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Predatory Lenders Target New Asian Immigrants

International Examiner, News Report, Nhien Nguyen Posted: Apr 26, 2006

Seattle - When Sophorn Sim bought her first home in 1993, she never imagined that the American dream could turn into a nightmare.

About three years ago, Sim and her husband found themselves jobless, and as a result, they had a hard time paying the mortgage. Having lived in their dream home in White Center for the past decade, they were desperate to find ways to lower their payments.

Sim turned to a loan officer she had found through a fax solicitation. Initially, the re-financing deal lowered her payments; she was shocked when her payments started jumping up and up after the fifth month.

He was very convincing, Sim says about the loan officer. I really believed him that I would pay less than what I had [been paying before].

Sim turned to her relatives for help in saving her house. Then she brought the paperwork to Elaine Magil, International District Housing Alliance (IDHA) homeownership program assistant manager, who explained the terms of the loan and offered counseling and referrals to reputable lenders.

Magil says that the home buying and financing process is counter-intuitive and overly complicated, not just for recent immigrants, but also well-educated, established citizens.

For Sim, who immigrated to Seattle from Cambodia in 1985, terms like negative amortization and interest-only meant little to her. As an activist in the Cambodian community for years, she never thought that she would be a victim of predatory lending.

Stella Chao, IDHA executive director, says that predatory lending has ballooned in the past four to five years. Regulations have relaxed, more products are available and marketing of these products have become more aggressive.

Limited English speakers are specifically targeted not just by lenders, but also product marketing. Moreover, Chao says that limited English speakers end up engaging in offers more often than other groups.

Sim says that she and other community members look for homes they like. If they dont qualify for a loan, they will stretch the numbers and push the loan officer to do whatever they can to get the house, regardless of whether its a bad loan or high interest.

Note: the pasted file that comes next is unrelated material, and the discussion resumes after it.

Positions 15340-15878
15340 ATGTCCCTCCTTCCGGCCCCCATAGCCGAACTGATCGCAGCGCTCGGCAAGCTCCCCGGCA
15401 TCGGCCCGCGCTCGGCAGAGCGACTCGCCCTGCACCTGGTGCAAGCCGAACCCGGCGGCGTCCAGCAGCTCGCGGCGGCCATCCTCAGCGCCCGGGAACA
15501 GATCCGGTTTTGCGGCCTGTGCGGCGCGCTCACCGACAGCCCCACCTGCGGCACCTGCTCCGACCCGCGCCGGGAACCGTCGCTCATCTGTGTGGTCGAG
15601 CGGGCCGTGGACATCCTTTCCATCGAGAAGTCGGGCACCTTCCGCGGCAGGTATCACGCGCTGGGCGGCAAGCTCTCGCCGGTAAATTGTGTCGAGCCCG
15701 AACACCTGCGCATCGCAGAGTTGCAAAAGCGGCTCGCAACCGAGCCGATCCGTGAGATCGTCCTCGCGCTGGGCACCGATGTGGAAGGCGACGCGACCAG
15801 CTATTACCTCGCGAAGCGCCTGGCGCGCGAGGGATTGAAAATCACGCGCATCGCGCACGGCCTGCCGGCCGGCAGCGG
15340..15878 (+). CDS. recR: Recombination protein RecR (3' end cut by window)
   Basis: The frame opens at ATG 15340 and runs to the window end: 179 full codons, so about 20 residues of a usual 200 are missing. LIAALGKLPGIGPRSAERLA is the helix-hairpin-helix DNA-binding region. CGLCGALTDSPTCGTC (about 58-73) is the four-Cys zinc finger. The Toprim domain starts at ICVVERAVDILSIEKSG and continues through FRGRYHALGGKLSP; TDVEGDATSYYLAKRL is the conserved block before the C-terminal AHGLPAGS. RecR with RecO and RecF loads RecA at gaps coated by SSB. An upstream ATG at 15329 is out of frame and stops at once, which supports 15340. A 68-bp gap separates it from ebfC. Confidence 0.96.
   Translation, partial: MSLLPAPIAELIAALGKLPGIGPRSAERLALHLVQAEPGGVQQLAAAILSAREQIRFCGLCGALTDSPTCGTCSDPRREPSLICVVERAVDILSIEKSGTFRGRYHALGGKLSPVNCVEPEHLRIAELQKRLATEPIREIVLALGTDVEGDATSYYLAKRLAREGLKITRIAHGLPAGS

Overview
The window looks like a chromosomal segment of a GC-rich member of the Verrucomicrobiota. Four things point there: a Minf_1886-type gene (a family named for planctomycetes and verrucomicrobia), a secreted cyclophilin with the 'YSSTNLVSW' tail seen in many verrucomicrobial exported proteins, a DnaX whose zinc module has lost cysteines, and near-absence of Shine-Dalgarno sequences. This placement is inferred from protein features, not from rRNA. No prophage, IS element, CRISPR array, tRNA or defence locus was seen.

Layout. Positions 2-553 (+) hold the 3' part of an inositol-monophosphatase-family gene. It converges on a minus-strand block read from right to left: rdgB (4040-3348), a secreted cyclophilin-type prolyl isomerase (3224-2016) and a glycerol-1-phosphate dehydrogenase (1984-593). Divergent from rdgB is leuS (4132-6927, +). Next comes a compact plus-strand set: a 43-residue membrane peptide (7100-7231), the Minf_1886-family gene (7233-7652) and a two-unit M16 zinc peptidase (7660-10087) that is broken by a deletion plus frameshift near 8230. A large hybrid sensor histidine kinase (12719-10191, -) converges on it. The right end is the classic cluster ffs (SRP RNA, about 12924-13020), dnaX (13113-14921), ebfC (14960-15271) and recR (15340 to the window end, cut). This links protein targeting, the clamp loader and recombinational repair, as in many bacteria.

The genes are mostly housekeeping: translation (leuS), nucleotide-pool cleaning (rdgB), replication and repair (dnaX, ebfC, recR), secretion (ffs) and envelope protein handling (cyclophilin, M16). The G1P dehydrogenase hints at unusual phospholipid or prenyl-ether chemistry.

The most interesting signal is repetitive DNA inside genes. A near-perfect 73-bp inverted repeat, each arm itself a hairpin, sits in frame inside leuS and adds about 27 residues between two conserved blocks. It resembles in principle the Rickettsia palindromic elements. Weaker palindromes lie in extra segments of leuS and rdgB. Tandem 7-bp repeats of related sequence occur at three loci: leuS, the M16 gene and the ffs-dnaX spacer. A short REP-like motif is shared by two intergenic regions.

The problem with predatory lending, says Magil, is that these businesses know the laws very well. They know what is legal and illegal, pushing the limits of what they do so that will keep them from getting sued.

With immigrants and limited English speakers, there is often an automatic trust when you meet someone in the community.

In my community, were very trustworthy, says Sim. Once they work with someone, they are afraid to get out of that relationship or feel obliged to stick with them.

I caution people, even if they are friends, colleagues, compatriots, to be just as careful, says Magil.

Theres nothing wrong with asking questions.

Asian and Pacific Islanders are 25 percent more likely to receive discriminatory treatment in the home buying process, according to research by the Department of Housing and Urban Development, and pay an average of $1,400 more in closing costs.

When limited English speakers get good faith estimates, they have different levels of comfort at negotiating fees, such as title insurance, than native English speakers.

Any community that is disadvantaged has less access to information, says Magil.

Magil advises that it is best to get as much information as possible to find the best deal. Banks and other lending institutions may be aware of programs such as down-payment assistance, but they dont bother to tell clients because the process is time-consuming, says Magil.

People dont know how much power they have in their hands, says Magil. Clients get pushed through the process.

Chao points to recent television ads which charge anywhere from $100 to $2000 for a manual of free government programs that can save homebuyers money. IDHA offers manuals like this at no cost.

IDHA serves to educate first-time homebuyers and current homeowners with non-biased, multilingual counseling and information. Interested clients prepare for buying a home by getting help finding affordable rental housing and credit repair.

Sim, who was so grateful to receive assistance from IDHA, now works for the agency as a financial literacy coordinator.

Our community needs to be educated, says Sim.

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